My dad had a shop in the basement, a couple of rooms of the basement in fact. It was pretty awe-inspiring. His big engineer’s drafting table, from which hung the triangle and T-square, dominated one room, the one in which he built in all the new cabinets himself. I think that was before he designed and built the beautiful screened-in back porch.
The actual shop was in an adjacent room. This housed a myriad of baby food jars filled with screws and washers and all types and sizes of things. His lathe was in there, and the circle saw, and undoubtedly a host of other things I would have no idea how to use. (What’s a router??)
If a picture paints a thousand words, then this one is a whole tome in itself~~
This photo from World War 2 is iconic and, in my mind, is one of the most important comments on war in general. The picture, by W. Eugene Smith, is of an American Marine finding a desperate infant still astonishingly breathing among the dead in Saipan. They passed the baby from soldier to soldier until the child arrived at the top of the hill. I wish I could find out whatever happened to the child, but have not been able to do so as yet. Perhaps the child’s history is now lost to us.Continue reading “The sacred Garbage Man”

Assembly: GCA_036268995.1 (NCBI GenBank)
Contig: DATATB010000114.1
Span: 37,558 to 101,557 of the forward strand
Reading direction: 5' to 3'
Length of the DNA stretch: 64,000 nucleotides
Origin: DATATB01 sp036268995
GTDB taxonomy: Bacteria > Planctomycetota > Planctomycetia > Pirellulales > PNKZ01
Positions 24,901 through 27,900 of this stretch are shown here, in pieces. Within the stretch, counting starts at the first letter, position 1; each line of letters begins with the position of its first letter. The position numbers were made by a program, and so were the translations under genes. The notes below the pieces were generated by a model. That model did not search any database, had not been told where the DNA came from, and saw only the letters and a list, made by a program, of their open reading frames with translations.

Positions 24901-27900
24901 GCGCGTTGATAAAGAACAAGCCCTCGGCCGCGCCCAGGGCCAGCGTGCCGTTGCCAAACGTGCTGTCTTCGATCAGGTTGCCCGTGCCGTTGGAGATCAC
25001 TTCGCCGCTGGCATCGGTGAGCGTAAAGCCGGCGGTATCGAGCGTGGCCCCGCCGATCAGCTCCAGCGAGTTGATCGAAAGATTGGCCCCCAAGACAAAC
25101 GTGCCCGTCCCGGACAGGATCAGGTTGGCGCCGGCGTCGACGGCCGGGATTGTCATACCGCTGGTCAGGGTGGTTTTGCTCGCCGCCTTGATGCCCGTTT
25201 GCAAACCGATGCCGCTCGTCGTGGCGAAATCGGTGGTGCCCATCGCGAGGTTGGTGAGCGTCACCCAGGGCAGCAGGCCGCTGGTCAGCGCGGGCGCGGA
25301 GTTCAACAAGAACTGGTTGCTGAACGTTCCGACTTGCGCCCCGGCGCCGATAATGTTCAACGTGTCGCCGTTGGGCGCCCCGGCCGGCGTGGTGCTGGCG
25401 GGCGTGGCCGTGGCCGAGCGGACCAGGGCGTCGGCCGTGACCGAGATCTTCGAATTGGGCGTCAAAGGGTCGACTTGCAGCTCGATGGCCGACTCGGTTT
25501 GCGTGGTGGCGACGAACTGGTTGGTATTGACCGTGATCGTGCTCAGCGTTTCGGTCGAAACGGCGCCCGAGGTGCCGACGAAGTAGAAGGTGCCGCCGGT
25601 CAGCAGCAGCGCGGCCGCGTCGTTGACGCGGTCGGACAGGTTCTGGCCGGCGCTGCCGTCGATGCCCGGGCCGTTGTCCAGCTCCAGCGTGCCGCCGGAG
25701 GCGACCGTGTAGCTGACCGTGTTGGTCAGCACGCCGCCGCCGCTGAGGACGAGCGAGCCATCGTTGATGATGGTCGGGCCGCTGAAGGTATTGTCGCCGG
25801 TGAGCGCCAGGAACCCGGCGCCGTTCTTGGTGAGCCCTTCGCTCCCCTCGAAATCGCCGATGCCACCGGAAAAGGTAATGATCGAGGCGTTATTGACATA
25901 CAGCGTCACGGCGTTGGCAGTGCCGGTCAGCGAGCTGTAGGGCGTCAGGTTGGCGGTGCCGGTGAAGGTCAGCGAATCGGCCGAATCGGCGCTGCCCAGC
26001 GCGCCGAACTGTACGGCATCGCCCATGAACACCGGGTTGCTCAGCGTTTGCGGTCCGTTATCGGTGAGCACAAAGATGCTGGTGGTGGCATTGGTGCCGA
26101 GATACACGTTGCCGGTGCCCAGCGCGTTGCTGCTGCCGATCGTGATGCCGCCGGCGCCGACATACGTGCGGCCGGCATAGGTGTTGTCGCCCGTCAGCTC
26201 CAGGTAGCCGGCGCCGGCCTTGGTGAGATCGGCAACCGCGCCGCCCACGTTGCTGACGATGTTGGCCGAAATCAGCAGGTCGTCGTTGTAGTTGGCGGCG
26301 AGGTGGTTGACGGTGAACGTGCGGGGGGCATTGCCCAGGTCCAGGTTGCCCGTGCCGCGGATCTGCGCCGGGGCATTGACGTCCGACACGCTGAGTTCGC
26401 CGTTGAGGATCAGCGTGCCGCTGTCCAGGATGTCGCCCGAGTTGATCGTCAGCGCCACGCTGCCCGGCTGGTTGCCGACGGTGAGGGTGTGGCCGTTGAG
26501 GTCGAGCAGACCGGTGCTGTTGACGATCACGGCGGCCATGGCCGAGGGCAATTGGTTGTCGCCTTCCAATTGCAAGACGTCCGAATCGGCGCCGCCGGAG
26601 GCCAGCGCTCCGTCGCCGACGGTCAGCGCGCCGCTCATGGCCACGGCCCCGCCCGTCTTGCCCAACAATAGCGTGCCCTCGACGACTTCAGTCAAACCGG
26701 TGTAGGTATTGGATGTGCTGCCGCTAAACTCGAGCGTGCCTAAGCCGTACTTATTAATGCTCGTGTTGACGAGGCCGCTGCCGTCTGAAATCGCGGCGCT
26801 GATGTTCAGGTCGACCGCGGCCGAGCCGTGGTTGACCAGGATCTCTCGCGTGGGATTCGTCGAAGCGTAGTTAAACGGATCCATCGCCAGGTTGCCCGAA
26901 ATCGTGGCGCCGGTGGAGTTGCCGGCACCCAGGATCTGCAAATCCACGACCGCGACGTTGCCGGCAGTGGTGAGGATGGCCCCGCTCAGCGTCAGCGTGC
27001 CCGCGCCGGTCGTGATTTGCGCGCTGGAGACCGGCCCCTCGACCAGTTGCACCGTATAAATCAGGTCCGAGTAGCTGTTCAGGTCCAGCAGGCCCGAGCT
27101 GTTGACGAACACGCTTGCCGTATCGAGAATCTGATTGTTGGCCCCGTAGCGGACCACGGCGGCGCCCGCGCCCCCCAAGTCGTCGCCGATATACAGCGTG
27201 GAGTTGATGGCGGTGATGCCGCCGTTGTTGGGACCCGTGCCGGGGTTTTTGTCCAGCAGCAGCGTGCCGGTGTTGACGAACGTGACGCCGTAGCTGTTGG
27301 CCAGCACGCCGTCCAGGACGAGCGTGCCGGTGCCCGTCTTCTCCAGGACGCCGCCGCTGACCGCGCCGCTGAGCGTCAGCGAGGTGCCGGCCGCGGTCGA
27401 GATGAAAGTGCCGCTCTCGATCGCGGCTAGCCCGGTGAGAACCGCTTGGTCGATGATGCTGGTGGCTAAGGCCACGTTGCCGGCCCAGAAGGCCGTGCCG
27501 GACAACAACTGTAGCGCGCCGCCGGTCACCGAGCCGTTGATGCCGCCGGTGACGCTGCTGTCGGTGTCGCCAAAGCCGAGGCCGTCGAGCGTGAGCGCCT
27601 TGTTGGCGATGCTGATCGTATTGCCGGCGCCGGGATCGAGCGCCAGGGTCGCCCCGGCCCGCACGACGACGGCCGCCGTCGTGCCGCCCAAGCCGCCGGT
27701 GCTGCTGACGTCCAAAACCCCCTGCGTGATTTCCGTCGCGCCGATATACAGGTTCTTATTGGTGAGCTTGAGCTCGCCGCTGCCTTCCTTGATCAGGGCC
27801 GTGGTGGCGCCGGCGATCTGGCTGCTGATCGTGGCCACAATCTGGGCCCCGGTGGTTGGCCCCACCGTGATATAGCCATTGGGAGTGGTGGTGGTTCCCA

I put in this new garden two years ago, by hand, meaning without much help except for the big farm and home truck that dropped everything off next to the driveway. And let me tell ya, those railroad ties are heavy! (I think Bob helped me with one of them, but he had previously hurt his back, so I sent him back indoors.)
It’s been beautiful and fruitful:
But now, a few seasons later, the dirt seems to have settled and is getting a bit low. I’m always asking Bob for dirt for my birthday, or Mothers’ Day, but his romantic heart can’t bear showering dirt on his wife when other wives are asking for jewelry or flowers. Continue reading “Shovel…check. Ibuprofen…check.”